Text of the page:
British Columbia

Researchers throw fundraiser to buy 1 kilo of MDMA

A group of researchers in Victoria is throwing an unconventional dinner party on Thursday — a fundraiser to buy one kilogram of MDMA, also known as ecstasy.

Victoria hosts one of several fundraising events in North America to raise money to research the drug

MAPS Canada is holding the fundraiser to help with the purchase of MDMA to study its effectiveness in trauma therapy. MDMA is different than ecstasy, which is not the pure form of the drug.

A group of researchers in B.C. is throwing an unconventional fundraiser to raise money to buy one kilogram of MDMA, the pure form of the party drug ecstasy.

Researchers from MAPS Canada — a branch of the California-based Multidisciplinary Association of Psychedelic Studies, a group that researches psychedelics — are raising money to looking into the effectiveness of using MDMA to treat Post Traumatic Stress Disorder.

"PTSD is a very hard illness to treat," said Mark Haden, director of MAPS Canada. Haden noted that the traditional success rate for treating PTSD is about 25 per cent, but with MDMA, "we are demonstrating 82 per cent effectiveness in one month."

He said previous research conducted by MAPS shows that taking MDMA makes it easier for those suffering from PSTD to access their emotions and helps build trust between patient and therapist. 

"The empathy between people goes up dramatically," said Haden on the effects of MDMA.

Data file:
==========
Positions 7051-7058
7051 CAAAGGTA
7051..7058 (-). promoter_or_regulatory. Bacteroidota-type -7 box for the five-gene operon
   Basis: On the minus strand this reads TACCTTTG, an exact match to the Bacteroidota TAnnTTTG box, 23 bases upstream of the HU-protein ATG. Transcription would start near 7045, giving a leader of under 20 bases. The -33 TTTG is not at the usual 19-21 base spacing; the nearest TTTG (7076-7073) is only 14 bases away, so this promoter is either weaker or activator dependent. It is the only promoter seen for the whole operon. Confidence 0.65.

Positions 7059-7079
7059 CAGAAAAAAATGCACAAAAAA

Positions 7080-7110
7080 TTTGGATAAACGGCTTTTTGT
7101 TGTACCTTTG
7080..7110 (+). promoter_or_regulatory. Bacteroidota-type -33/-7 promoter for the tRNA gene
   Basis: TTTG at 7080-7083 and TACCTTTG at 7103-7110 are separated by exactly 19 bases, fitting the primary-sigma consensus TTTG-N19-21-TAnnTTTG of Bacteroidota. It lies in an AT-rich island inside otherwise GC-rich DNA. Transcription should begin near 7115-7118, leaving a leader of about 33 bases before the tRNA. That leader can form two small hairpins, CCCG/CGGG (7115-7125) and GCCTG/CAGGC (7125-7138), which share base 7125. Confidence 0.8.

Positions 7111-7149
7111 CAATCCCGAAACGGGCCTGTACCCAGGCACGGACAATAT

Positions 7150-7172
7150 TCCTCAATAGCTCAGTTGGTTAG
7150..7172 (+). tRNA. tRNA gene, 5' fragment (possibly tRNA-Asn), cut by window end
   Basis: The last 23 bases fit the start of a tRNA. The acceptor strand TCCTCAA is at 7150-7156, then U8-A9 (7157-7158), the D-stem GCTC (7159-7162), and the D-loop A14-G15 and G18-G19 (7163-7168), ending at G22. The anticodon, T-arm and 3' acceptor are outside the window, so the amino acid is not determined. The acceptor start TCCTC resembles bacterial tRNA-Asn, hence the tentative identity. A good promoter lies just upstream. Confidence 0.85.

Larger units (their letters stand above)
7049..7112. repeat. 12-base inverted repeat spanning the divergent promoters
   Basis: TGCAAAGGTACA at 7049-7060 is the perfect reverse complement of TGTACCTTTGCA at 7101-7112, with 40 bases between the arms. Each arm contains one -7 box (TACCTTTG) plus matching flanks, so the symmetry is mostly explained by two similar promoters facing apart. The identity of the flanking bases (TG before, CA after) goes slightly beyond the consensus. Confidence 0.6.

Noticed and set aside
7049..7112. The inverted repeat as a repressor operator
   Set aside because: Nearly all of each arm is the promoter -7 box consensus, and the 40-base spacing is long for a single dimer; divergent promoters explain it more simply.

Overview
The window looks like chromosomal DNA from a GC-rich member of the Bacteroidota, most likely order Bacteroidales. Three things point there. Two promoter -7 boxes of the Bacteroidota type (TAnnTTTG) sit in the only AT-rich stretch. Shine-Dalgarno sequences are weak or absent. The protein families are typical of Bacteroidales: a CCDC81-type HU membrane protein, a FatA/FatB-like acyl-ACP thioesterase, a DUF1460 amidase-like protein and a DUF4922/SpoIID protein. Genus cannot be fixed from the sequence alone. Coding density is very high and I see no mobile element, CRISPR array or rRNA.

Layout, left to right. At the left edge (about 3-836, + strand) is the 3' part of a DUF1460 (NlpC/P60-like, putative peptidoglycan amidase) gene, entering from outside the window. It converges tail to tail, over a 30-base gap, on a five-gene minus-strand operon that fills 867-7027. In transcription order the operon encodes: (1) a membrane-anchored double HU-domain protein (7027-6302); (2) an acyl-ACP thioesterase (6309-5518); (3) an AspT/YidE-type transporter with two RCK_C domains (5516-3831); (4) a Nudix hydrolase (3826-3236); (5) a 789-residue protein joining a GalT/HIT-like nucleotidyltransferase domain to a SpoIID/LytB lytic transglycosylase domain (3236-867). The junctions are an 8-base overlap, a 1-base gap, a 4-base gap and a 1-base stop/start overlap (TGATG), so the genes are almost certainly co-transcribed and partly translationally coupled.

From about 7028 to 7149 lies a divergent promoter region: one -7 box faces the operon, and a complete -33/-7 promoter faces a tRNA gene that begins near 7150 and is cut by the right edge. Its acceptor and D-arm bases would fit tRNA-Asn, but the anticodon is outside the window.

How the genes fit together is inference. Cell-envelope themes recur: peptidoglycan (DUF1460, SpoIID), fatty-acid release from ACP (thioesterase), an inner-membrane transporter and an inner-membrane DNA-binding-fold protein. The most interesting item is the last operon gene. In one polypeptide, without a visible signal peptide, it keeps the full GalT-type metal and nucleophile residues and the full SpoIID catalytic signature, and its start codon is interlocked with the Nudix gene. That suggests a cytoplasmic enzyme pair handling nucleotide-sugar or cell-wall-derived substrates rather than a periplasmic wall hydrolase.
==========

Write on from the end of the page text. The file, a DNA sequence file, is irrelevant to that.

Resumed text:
Releases serotonin

Research suggests that MDMA releases serotonin — a feel-good chemical in the brain, and Oxytocin — the 'cuddle hormone' that supports touching, hugging, holding and trusting others. 

Psychedelic drug therapy — which was once legal  — could greatly help ex-military personnel and first responders overcome their PTSD, said Haden.

The money raised from the event will be used to fund the next phase of clinical trials and to pay laboratories to make the drug.

The previous phase of the trial explored the safety and ethics of using the MDMA for therapy. It included 100 people with severe PTSD from around the world. Six individuals were in B.C. 

Vancouver psychiatrist, Dr. Ingrid Pacey was the lead principle investigator of that clinical study. 

She said the findings were remarkable.

"What we found was very powerful therapy," Pacey said. 

"With the MDMA, they can get past that state of terror," she said.

"They're really able to talk about the trauma without blocking or getting anxious," she said.

Researchers say the second phase of the trial showed the effectiveness of using MDMA to treat trauma. (Nuala O'Connell)

Legalize MDMA therapy

Pacey wants MDMA therapy to be legalized and for therapists to be properly trained to use them in sessions. 

She warns that the therapy is to be used to help patients open up about their traumatic experiences. She added that it is not a magic bullet. 

"This is not about prescribing it to people to take on their own, it is to be used with a therapist," she said. 

A dinner fundraiser will be held in Victoria on April 28th and an art fundraiser in Vancouver on May 19th. 

With files from the CBC's On The Island.


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